Buyers compete to buy timber from MCDI-supported community forest reserves

Previously, insufficient market demand rather than supply was the critical constraint to communities selling timber under MCDI's Forest Stewardship Council (FSC) group certificate scheme; this is no longer the case. Prospective buyers are now competing to secure hardwood timber supplies from MCDI-supported Village Land Forest Reserves (VLFRs), including offering sums of money that exceed the minimum royalty rate enforced by the Tanzanian Government.

Over the past year, MCDI have invested significantly in sales and marketing to drive timber sales to the level necessary to meet supply. We commissioned research to explore international markets for five locally-prized hardwoods (download the full report here) and, in February 2014, employed a Timber Marketing Officer with a dedicated responsibility to ramp up timber sales from community forest reserves. Although such little time has yet passed, this looks to have been an excellent move: in addition to the seven new customers who purchased timber in 2013, nine additional timber buyers have expressed significant interest. These include new sorts of customers, such as major construction companies, to whom the Timber Marketing Officer has expanded sales efforts.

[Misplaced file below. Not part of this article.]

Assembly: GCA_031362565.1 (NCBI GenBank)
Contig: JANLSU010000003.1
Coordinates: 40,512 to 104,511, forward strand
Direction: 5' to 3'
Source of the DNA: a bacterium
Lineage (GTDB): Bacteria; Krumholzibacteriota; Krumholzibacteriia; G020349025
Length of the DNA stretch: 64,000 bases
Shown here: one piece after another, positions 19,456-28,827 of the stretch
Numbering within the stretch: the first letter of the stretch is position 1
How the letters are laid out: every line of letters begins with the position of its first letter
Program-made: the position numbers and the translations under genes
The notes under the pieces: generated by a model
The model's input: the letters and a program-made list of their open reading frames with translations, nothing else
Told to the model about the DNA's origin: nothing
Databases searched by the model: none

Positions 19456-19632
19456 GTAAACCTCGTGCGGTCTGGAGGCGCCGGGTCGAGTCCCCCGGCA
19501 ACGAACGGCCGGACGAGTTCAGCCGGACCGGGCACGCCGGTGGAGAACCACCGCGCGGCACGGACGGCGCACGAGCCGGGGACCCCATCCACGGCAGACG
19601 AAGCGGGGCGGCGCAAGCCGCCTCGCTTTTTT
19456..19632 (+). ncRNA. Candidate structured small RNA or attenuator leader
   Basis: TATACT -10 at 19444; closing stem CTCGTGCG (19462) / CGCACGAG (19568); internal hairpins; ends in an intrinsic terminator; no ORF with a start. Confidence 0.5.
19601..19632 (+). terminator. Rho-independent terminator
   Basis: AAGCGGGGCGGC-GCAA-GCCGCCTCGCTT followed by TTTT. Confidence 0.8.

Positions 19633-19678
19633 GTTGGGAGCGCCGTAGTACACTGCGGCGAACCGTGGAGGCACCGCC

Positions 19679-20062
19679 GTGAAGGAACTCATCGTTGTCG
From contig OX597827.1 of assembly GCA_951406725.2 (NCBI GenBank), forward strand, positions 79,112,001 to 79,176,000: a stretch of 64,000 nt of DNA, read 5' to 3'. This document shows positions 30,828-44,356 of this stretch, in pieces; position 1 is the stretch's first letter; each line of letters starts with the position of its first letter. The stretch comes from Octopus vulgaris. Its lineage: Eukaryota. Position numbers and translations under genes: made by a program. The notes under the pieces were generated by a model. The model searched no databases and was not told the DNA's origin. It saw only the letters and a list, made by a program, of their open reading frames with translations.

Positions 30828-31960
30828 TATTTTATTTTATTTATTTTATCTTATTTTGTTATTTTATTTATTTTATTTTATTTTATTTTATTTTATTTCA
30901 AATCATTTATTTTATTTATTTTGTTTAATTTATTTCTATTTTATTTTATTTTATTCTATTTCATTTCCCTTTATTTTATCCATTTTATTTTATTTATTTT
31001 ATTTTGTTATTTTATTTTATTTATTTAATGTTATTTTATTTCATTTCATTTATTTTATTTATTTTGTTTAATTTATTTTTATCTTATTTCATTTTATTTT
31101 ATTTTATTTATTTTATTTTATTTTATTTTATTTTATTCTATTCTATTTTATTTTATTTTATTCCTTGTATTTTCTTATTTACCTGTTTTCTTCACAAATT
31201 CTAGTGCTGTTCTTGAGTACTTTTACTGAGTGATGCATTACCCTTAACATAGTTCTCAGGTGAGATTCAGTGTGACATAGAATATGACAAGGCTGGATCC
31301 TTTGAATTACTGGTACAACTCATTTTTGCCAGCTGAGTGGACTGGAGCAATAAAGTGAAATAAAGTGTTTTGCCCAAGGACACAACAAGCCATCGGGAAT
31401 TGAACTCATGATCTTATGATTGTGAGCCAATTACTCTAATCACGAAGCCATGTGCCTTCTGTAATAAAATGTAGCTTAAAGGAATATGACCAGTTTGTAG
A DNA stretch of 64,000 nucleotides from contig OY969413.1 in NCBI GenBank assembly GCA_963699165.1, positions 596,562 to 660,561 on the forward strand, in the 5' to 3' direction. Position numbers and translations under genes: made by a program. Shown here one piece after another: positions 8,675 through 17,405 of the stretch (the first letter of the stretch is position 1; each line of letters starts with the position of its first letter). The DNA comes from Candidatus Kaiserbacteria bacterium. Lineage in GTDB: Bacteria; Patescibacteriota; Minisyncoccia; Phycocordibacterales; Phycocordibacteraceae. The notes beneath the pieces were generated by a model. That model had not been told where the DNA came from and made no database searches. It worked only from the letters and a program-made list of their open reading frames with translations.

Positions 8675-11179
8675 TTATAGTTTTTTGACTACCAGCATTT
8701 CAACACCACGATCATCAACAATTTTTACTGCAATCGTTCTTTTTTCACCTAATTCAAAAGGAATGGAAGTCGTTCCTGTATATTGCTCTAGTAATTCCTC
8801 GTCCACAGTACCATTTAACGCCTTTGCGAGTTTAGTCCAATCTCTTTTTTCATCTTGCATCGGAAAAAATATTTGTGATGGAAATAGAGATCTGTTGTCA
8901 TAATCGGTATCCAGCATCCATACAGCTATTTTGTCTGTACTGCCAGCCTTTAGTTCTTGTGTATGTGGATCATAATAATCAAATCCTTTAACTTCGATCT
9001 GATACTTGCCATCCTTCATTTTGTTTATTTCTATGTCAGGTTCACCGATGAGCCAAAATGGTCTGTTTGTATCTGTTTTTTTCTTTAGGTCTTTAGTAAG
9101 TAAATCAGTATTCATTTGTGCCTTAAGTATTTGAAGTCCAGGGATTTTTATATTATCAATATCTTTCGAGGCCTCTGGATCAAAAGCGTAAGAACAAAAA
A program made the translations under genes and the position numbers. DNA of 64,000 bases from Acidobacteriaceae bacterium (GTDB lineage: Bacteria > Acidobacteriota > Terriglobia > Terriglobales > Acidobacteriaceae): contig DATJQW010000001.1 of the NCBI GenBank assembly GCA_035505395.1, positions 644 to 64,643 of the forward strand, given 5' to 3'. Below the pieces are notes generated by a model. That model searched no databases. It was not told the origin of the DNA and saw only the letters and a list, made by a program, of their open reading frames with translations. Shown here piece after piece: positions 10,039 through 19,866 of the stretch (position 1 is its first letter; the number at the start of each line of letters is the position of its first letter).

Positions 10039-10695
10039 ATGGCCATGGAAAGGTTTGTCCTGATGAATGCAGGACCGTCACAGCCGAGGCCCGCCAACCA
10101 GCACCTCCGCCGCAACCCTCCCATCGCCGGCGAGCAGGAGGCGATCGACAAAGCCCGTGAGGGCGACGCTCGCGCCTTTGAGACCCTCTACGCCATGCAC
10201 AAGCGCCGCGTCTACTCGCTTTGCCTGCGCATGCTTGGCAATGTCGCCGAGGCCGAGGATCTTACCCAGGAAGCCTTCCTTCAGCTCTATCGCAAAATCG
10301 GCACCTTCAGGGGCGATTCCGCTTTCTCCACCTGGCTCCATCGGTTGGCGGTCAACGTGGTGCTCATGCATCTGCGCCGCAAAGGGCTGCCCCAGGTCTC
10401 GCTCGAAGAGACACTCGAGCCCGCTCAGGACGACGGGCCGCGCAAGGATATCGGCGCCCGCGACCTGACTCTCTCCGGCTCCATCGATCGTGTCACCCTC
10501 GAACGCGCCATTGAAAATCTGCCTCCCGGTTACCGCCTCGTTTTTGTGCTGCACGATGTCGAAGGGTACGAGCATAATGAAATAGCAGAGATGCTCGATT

One outcome of this increase in demand has been the start of price competition, with customers offering to pay more than the government royalty rate to secure hardwood timber supplies. On 22nd August, Mtawatawa – one of the first villages that MCDI helped to secure user rights over their forest in Liwale District, and the first community to implement such an auction process - opened bidding for six local hardwoods. The bidding was closed on 12th September, and the received tenders were opened in front of the Mtawatawa village assembly – a community wide meeting – two days later.  

Five different companies competed to secure timber from Mtawatawa VLFR, collectively issuing nine tenders for three of the six hardwoods available. The two most popular species – mninga (Pterocarpus angolensis) and mkongo (Afzelia quanzensis) - each received four bids, with high offers of TSh 216,000 (USD $129) per cubic metre of timber; this is 35% more than the government royalty rate of TSh 160,000 (USD $95.60). The less valuable mtondoro (Julbernardia globiflora), despite securing fewer bids, generated the highest mark-up. It went for TSh 170,000 (USD $102) per cubic metre, 1.4 times the government royalty rate. Assuming sales continue at this price, Mtawatawa has sufficient timber stocks to generate a sustainable TSh 566,857,000 (USD $338,730) annually over the next five years from these three species alone.

Having evaluated the bids, the next step will be for village leaders in Mtawatawa to sign contracts with the winning bidders. The community will be set to make their first ever certified timber harvest at the beginning of next month. 


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